Profiles

Profiles

Mr Richard Colman OAM
Bachelor of Commerce, 2010

As the hype surrounding the London 2012 Olympic
and Paralympic Games increases, Australian
Paralympic wheelchair athlete and Deakin graduate,
Richard Colman, provides an insight into his journey
to the games.

‘At Deakin I studied a Bachelor of Commerce, majoring
in accounting, finance and financial planning.
I chose Deakin because it allowed me to further my
sporting career and train full time while fitting my
studies in. I have studied mostly part time during my
course due to the number of international sporting
events I compete in each year.

At university I was inspired to look outside the
square and always have a go. I was inspired by what
I was learning because in a lot of areas I was able to
personalise it which created more interest. I am also
inspired by past athletes who have gone onto become
directors of major accounting firms and professors who
have a great work–life balance and enjoy what they do.

Currently I am a full-time athlete focusing on the
2012 London Paralympic Games, which will be my
third games. I have been pre-nominated for selection
to the team and being current world champion brings
added pressure.

Training during this extremely intense period leading
up to a Paralympic Games involves training three to
four times each day, six days a week, with one day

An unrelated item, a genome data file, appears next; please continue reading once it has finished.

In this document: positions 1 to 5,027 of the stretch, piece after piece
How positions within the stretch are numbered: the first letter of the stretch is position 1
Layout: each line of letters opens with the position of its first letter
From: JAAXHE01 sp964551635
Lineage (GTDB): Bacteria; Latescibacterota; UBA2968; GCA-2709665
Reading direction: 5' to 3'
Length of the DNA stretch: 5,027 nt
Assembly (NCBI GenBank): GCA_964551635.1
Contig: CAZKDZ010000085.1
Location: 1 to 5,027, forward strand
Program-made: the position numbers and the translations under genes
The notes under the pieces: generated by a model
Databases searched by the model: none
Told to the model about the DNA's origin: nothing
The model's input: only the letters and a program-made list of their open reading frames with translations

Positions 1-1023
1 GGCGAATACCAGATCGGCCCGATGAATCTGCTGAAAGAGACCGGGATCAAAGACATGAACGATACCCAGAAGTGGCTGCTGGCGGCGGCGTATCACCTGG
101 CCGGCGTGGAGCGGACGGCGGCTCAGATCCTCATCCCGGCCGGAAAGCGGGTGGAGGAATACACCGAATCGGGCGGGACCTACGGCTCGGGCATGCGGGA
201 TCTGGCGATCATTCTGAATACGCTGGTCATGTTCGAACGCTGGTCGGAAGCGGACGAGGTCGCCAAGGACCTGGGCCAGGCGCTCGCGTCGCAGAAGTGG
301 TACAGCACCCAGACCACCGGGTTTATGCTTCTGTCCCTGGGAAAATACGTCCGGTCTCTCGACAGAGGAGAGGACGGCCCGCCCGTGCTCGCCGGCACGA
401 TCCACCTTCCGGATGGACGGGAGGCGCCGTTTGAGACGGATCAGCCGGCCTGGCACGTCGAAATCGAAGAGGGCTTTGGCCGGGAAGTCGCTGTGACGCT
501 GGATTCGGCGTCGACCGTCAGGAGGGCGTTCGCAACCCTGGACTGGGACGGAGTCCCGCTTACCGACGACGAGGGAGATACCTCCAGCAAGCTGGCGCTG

recovery to get the body ready for another tough week.
After London I will return my focus to life outside
sport for a period of time, before the build up to the
next championship begins. I have been trying to delay
full-time work for as long as possible because it will be there for the rest of my life, but being at the very top of sport does not last for very long so I need to make the most of it.

Over the past four years I have been travelling the
world for between six and eight months of the year,
competing in up to eight international competitions
each year. Racing week in week out in so many
different countries has allowed me to see the world and
meet so many people, not just in the sport but people
from all walks of life. That has been the most enjoyable part of being an athlete. But it does get tough living out of a suitcase for two to three months at a time, being in different countries and different time zones, in places where no one speaks English and the disability access is very poor – you learn to enjoy life to the max and just go with the flow and always have fun.

In this profession it is important to never get carried
away and over confident – when you win, never rely
on that one win thinking it will happen the next week.
When you win, you have to work even harder to win
the next weekend because now you’re the champ that
everyone wants to beat. The harder you work, the
greater your achievements will be.

My proudest achievement has been winning a
Paralympic world championship gold medal, but also
seeing athletes I have coached and been heavily involved with perform very well on the international stage.

Today I am motivated by so many things that I am yet
to accomplish in sport and outside of sport which I am
only now starting to achieve. I never dreamed I would
be a full-time athlete with such a great balanced life,
being able to travel the world and meet so many
people – but things have only just started. There are so many places out there to explore, so many people out
there to meet – I have so much more to do.

In the future I would like to be able to continue in my
sport as long as possible while fitting work around
my sport, be financially independent, and help my
sport grow.’

Find more information at http://www.deakin.edu.au/buslaw/courses/study-areas/commerce.php


Richard Colman OAM

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3rd September 2010